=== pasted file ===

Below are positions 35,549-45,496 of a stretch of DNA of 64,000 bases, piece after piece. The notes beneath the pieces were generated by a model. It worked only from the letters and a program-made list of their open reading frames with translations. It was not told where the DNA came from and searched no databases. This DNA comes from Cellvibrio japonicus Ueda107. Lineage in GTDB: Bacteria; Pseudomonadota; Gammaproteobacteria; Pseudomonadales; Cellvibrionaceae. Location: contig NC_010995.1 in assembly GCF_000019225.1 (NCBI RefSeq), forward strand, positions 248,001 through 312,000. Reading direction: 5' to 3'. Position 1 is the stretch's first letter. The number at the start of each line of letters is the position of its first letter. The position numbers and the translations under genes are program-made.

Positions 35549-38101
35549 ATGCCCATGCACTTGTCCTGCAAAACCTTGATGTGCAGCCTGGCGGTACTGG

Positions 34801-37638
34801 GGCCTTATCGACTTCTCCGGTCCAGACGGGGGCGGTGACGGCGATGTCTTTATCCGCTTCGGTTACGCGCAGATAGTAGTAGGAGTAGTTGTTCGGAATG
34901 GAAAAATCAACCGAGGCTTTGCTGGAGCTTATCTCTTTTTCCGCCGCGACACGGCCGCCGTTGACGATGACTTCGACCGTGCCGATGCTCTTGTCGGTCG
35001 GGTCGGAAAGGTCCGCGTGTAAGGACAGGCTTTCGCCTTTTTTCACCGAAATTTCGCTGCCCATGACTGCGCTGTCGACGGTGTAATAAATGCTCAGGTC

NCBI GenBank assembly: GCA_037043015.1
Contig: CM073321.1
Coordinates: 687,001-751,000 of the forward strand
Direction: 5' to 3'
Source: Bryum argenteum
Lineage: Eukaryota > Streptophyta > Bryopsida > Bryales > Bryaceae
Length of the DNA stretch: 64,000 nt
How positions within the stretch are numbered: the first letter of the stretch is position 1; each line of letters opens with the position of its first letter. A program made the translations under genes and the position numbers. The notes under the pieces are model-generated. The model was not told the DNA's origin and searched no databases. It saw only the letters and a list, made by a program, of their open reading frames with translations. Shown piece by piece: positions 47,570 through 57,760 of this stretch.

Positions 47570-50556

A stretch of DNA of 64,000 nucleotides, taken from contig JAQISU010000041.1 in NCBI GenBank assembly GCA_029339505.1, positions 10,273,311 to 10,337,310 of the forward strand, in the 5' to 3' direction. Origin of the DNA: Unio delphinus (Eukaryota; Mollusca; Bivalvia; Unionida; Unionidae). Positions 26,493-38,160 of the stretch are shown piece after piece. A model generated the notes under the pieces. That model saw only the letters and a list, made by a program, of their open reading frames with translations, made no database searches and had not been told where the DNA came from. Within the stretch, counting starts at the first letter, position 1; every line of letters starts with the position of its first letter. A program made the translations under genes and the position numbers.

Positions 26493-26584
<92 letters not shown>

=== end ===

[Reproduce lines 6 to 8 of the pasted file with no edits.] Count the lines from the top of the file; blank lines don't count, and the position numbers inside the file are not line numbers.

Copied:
34901 GAAAAATCAACCGAGGCTTTGCTGGAGCTTATCTCTTTTTCCGCCGCGACACGGCCGCCGTTGACGATGACTTCGACCGTGCCGATGCTCTTGTCGGTCG
35001 GGTCGGAAAGGTCCGCGTGTAAGGACAGGCTTTCGCCTTTTTTCACCGAAATTTCGCTGCCCATGACTGCGCTGTCGACGGTGTAATAAATGCTCAGGTC

NCBI GenBank assembly: GCA_037043015.1